• In Tortise JAPH I had just read a webpage that reminded me of Logo. I started thinking, I wonder how concisely I could write a little application that reads a Logo-like script and uses it to move an ascii-art-drawing turtle around the screen. My "logo like scripting language" turned out to be similar only in the most basic conceptual sense. But it was fun to implement.

    • With The Matrix Reloaded: JAPH I had just seen a movie and started thinking of how to "do that".

    There are about 30 others of mine that you can find with Super Search if you're interested. Some are better than others. None are at pure and clever as some of the "award winners", but they all started with some sort of an epiphany in my mind where I said to myself, "What if...?"

    Basically they were all opportunities for me to dig into some new concept and explore it a little deeper. Some say you don't learn anything from an Obfu. I disagree. Sure, they don't teach good programming style, but they can be a chance to tinker with and become intimately familiar with a new syntax, construct, or concept.


Re: Principles of obfuscation?
by eyepopslikeamosquito (Chancellor) on Apr 04, 2004 at 04:28 UTC

    I think creating obfus satisfies a basic creative urge we all have; more normal people perhaps satisfy this urge through art or music or even conventional computer programing. I also find creating obfus to be an excellent form of stress relief. My personal obfu style, perhaps driven by stress, is to try to be humorous bordering on the absurd. My main motivation is not to make people spend hours figuring out how an obfu works, but simply to make them smile.

    See also Learning from Obfuscation and domm's YAPC talk.

Re: Principles of obfuscation?
by BUU (Prior) on Apr 03, 2004 at 22:20 UTC
    I think the best obfuscations come from finding a bizarre feature of perl that either looks differently or acts differently then you would expect. For example, an obfu by Abigail (as I recall) Basically looked like this:
    $; ={just=>another=>perl=>hacker} ; $"=$/; print %$;
    Or something to that affect, taking advantage of the $; variable.
Re: Principles of obfuscation?
by teamster_jr (Curate) on Apr 05, 2004 at 09:05 UTC
    I approach obfuscation more as an excersise in terseness than perhaps unreadability (although that is a byproduct).
    I do them as a mental excercise to keep my brain actually having to think about things i don't normally have to - i agree with djantzen about it being partly "mental masturbation", but at the same time if people want to do that then who's to stop them? And by writing hard code in a terse manner i now understand functions i wouldn't necessarily have used or certainly understand as well (vec, pack/unpack, splice, map, grep etc etc)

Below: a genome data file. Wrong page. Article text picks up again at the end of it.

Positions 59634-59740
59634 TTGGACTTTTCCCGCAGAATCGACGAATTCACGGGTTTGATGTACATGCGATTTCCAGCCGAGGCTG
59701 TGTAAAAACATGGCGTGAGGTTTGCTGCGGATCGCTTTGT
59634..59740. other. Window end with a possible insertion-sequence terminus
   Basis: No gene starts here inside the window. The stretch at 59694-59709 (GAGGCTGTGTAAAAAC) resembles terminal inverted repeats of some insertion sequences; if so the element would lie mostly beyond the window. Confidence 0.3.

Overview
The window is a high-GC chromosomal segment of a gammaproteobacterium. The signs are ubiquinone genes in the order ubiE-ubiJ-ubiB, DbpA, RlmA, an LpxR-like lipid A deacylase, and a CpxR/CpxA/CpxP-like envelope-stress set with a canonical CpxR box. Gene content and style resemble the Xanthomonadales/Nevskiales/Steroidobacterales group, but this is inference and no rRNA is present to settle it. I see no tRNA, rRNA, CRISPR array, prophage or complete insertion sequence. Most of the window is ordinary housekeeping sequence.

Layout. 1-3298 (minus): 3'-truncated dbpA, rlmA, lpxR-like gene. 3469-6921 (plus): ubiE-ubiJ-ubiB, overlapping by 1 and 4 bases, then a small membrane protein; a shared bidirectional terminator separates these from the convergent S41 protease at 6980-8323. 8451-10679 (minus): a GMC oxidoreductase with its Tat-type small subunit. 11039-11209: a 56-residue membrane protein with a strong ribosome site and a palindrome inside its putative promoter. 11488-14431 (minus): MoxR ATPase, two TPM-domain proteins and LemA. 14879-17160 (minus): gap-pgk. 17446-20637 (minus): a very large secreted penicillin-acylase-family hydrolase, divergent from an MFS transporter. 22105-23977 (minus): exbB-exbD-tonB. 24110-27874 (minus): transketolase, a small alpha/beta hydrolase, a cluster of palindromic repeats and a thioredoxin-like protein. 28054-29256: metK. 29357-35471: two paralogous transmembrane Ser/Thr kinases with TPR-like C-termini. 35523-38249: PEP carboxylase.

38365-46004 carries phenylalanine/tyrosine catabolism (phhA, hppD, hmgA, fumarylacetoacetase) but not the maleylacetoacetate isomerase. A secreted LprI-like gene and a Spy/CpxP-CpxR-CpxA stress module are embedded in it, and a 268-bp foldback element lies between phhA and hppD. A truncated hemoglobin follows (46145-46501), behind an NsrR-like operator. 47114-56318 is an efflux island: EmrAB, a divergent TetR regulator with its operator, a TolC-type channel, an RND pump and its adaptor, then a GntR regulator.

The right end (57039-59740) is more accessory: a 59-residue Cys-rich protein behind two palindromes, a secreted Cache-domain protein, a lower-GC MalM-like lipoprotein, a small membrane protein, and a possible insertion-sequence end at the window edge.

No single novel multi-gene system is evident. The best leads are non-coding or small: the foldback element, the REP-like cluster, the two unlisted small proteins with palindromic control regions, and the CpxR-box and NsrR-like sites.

Also it's nice to make something that people are surprised and pleased that it can actually be done in that space.

    I started off doing them entirely for email signatures, so i almost always use a 288 char limit - 4 lines of 72 chars each.
    I use Vim and a script which formats the code into 4*72 lines, removes whitespace and counts chars for me
    (you can see it in my scratchpad - usage sizer <name of script to check> <char counting 0|1> <chomp whitespace> <width>).

    The process usually starts with an idea - something i've seen that i think i can do in that number of chars (or more likely can't do - but want to try). I'm starting to do bigger ones - like Balls! as the problems i approach get harder to fit in.
    For example: The first one i posted here was this - a pair of sigs to generate and then solve a maze. This became an obsession and i kept working at it till i got it into 4 lines.
    After the idea i tend to write it in semi-long hand, then start shortening it - spotting shorter ways to do things etc etc.

    er, that's it really!

    apologies for the rambling post!

Re: Principles of obfuscation?
by djantzen (Priest) on Apr 04, 2004 at 02:06 UTC

    My Philosophy of Obfu: I have better things to do.